Michael could strengthen into a major hurricane with winds topping 111 miles per hour (178 kph) by Tuesday night before an expected strike Wednesday on the Panhandle or Big Bend, according to the National Hurricane Center.
A tropical storm watch was issued from Suwannee River to Anna Maria Island, which also includes Tampa Bay.
By Wednesday, Michael will likely move inland over the Florida Panhandle and Big Bend, making its way across the southeastern USA that night and Thursday morning.
By 11 a.m. Monday, Michael's top sustained winds were around 75 miles per hour (120 kph).
A Hurricane Watch has been issued from the Alabama-Florida border eastward to the Suwanee River.
Rick Scott gave a statement regarding the storm on Monday morning, saying that he has declared a State of Emergency in 26 counties ahead of the landfall. "Residents and businesses in coastal Alabama must be vigilant and closely monitor the storm's path and be prepared for a major hurricane".
Michael is forecasted to become a major hurricane by Tuesday or Tuesday night.
Meanwhile, broad swaths of the Carolinas could find themselves exposed to tropical storm-force winds as early as Wednesday evening.
Scott warned that Michael could reach land as a Category 2 hurricane, with winds in excess of 100 miles per hour.
With these additions, the state of emergency includes 35 Florida counties in total.
Scott said 500 Florida National Guard members had been activated for planning, logistics and response, and another 5,000 stood at the ready.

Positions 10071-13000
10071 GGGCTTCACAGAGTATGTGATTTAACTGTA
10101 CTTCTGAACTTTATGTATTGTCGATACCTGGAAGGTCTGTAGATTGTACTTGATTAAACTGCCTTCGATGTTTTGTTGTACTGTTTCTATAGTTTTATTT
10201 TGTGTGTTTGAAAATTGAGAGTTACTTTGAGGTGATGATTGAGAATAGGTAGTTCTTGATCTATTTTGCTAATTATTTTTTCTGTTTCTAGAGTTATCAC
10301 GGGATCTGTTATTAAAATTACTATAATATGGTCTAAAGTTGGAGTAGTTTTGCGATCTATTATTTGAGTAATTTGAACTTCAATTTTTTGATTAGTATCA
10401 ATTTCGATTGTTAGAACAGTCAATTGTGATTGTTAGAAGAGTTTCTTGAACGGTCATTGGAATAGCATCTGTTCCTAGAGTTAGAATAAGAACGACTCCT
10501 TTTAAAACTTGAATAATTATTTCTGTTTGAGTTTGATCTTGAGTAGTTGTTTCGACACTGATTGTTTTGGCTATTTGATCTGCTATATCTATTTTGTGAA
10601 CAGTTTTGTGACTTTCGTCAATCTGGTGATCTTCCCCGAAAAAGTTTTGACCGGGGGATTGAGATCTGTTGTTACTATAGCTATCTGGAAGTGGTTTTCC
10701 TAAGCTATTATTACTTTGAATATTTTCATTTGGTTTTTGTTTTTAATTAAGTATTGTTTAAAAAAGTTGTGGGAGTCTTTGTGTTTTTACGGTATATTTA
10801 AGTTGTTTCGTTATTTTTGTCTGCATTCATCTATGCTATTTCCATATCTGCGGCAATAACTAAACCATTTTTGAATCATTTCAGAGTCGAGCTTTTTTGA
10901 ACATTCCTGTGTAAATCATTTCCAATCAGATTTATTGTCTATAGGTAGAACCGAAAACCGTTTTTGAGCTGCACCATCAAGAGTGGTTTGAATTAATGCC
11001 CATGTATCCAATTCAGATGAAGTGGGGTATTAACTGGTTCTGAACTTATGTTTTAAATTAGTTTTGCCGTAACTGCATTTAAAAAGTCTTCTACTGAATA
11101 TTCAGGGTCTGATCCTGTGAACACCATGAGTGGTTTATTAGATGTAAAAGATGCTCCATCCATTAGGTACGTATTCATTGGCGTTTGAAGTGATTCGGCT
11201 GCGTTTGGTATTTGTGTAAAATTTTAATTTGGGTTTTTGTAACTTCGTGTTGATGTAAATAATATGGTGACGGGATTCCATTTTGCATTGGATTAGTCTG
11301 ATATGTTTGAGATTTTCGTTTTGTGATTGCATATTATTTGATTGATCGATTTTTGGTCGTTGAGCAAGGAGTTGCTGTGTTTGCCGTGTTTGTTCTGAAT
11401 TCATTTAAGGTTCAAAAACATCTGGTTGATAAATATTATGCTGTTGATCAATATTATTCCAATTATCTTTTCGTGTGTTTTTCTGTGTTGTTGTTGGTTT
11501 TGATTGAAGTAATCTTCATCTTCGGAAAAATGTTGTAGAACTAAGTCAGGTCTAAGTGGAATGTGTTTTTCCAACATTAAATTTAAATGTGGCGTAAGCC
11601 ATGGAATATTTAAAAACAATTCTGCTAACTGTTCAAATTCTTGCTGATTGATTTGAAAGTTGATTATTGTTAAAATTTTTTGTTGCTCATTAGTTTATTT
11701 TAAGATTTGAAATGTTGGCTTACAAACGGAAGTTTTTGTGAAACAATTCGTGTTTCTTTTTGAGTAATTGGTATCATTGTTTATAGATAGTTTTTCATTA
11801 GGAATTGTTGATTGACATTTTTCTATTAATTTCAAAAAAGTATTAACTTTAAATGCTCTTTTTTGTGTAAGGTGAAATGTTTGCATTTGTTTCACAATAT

A satellite image shows Hurricane Michael spinning near Cuba Monday morning, October 8, 2018.
The storm was centered about 80 kilometers off the western tip of Cuba, and about 220 kilometers east-northeast of Cozumel, Mexico.
A low pressure system south of the Azores has only a 10 percent chance of development, the Hurricane Center said.
The center of Michael is expected to move across the Yucatán Channel - a strait between Mexico and Cuba - Monday, slowly making its way across the eastern Gulf of Mexico through Wednesday.
"We've seen this happen many times with storms, and they've just start to bring all that water with them", explained FOX 13's meteorologist Dave Osterberg, "and they've pushed that water in". The storm will move toward the northeast over the Carolinas and parts of Virginia before heading out over the Atlantic Ocean as a tropical storm by late Thursday or Friday.
"Do not take a chance on storm surge", Scott said.